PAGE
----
It's highly unlikely that you will ever need to remember you have a Black Pozo during your lifetime as they are very capacious and some bacterial degradation does go on . The only real problem is if you live on the irrigation levels where the water table is higher, then in a wet year you may find it overflowing (NOT NICE): Also it is Illegal and if you want to sell that might cause a problem, but you are in good company as the Spanish are still building them and most people don't give a fig!! Enjoy the sun and forget it!!

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kevin77
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Postby kevin77 » Fri Sep 16, 2005 9:47 pm

Thats right Country Boy, open another bottle of Cruzcampo as you sit on the patio and live the dream!
It doesnt get much better than this.
Wait a minute - whats that smell? and the flies!

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Postby Nikvin » Fri Sep 16, 2005 9:59 pm

I was told that one of the best ways to get one going, and (apparently what the locals do) is to throw a dead dog/sheep/goat or similar in there when you finish buiding it!
actually more eco friendly than chemicals!!

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hillybilly
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Postby hillybilly » Fri Sep 16, 2005 10:10 pm

Yes, that's one of the old wives' tales associated with septic tanks.
Dead livestock or not avoid using antibacterial soaps, washing up liquids etc for obvious reasons.

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kevin77
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Postby kevin77 » Fri Sep 16, 2005 11:38 pm

Why not install a modern plastic septic tank? With proper vents there will be no smell. But you have to empty it when its full.
Surely there are companies who will pump it out every few months?
There must be a market for this in Andalucia?

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Postby k » Fri Sep 16, 2005 11:48 pm

Without wishing to hijack Edna's thread, Can some of the answers be expanded on.
I have two farmhouses, semi's that have (at the moment, as far as I am aware) seperate pozo negros, and have been discussing putting in a shared or individual septic tank. Based on what has been said so far, I will be speaking to my fabulous builder friend about the possibility of just using the septic tank for waste and keeping the pozo for grey water. The first two questions relates to the legality. The house (one house originally) is older than I feel at the end of the working week, so at one point was the norm.
1. Does this mean that I must replace as it is now illegal, or, does it just relate to new buildings ?
2. Dependant on above, if I do as I am now thinking of doing, by putting in a septic tank for waste and seperating grey water, will this solve any legal issue and poss problems if I ever sell ?
Secondly as a generall question, I think (?) we are within range of mains sewerage, has anyone had experiance of applying for connection and likely costs.
Thirdly, it has been said the tank should be half cubic metre per person, is this based on just waste matter ?
Finally, Is the reed bed a further recomendation to assist in the cleaning process of a septic tank or is it essential. (where do you get the reeds?)

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kevin77
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Postby kevin77 » Sat Sep 17, 2005 12:00 am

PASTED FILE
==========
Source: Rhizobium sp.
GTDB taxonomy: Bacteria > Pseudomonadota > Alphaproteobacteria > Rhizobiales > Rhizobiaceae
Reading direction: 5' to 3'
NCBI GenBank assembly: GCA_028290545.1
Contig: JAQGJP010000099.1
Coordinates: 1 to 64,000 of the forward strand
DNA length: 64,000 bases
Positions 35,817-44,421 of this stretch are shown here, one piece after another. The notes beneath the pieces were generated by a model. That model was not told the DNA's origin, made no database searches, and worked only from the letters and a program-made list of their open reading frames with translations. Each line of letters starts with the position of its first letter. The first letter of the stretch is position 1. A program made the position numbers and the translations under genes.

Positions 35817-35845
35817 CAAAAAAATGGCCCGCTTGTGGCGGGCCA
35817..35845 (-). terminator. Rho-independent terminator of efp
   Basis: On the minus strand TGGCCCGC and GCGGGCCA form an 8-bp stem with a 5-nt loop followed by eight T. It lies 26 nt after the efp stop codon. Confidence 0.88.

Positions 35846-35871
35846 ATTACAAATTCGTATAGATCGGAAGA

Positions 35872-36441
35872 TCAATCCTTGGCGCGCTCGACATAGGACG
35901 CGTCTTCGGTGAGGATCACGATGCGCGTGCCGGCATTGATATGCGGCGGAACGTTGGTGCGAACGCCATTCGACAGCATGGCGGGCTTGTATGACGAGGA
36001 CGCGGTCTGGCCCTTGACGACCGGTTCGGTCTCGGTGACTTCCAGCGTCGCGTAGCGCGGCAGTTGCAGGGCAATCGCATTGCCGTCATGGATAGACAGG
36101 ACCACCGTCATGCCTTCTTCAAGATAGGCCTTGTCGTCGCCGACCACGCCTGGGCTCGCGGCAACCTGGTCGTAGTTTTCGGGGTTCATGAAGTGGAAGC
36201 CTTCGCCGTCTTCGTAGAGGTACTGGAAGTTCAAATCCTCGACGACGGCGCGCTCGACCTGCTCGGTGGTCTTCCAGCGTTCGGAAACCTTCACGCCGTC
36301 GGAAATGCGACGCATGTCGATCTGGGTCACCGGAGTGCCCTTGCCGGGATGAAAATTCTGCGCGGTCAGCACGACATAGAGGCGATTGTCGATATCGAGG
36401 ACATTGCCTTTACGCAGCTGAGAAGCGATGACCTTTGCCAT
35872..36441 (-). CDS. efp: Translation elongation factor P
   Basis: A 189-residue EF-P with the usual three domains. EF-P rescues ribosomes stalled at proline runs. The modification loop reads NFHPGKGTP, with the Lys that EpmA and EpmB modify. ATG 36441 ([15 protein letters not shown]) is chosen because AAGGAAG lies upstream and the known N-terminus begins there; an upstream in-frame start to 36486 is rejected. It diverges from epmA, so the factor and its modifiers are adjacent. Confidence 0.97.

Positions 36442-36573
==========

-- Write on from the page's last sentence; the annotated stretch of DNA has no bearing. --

the tank should be half cubic metre per person

Depends on your diet. Are you drinking any Guinness?

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silver
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Postby silver » Sat Sep 17, 2005 6:34 am

k
Tourist
we are within range of mains sewerage, has anyone had experiance of applying for connection and likely costs.
This is your best solution.
No muerdes la mano que te da de comer.

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jpinks
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Postby jpinks » Sat Sep 17, 2005 9:04 am

kevin77 wrote:
the tank should be half cubic metre per person

Depends on your diet. Are you drinking any Guinness?

Guinness is good for septic tanks :)
Slainte,

JohnP.

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jpinks
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Postby jpinks » Sat Sep 17, 2005 9:41 am

k wrote:......
Thirdly, it has been said the tank should be half cubic metre per person, is this based on just waste matter ?
Finally, Is the reed bed a further recomendation to assist in the cleaning process of a septic tank or is it essential. (where do you get the reeds?)

The half cubic meter per person is for a long-term septic tank which will not need emptying because the bacteria have time to deal with everything in there.
The reed-bed is simply some reeds which you buy in any viveros, planted in the outflow or in a small open tank which catches the outflow. Almost any of the water reeds will do the job, and papyrus will grow well in it too, but be ready for it to be 3 metres tall.
Slainte,

JohnP.

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country boy
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Postby country boy » Sat Sep 17, 2005 10:19 am

K....
1.Shared Septic Tank or Pozo is a definate no-no...fraught with hazards :shock:
2. Septic Tank Regulations only apply to new build; but are most desirable on re-forms in my opinion.
3. Use of grey water in the garden is very necessary if you are a gardener, there are those however who wouldn't want it, a thought if you are re-forming to sell .
4.Septic tanks are happy to have only Black Water so grey water can go elsewhere
Other questions have been answered elsewhere and are good advice in my opinion. ( I used to build Septic Tanks and maintain 'em...luvverly!) :(

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jpinks
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Postby jpinks » Sat Sep 17, 2005 10:36 am

country boy wrote:3. Use of grey water in the garden is very necessary if you are a gardener, there are those however who wouldn't want it, a thought if you are re-forming to sell

Good point - just make the reed bed much bigger. If you use the grey water for irrigation, fine, if not, put it straight into the reedbed.
Slainte,

JohnP.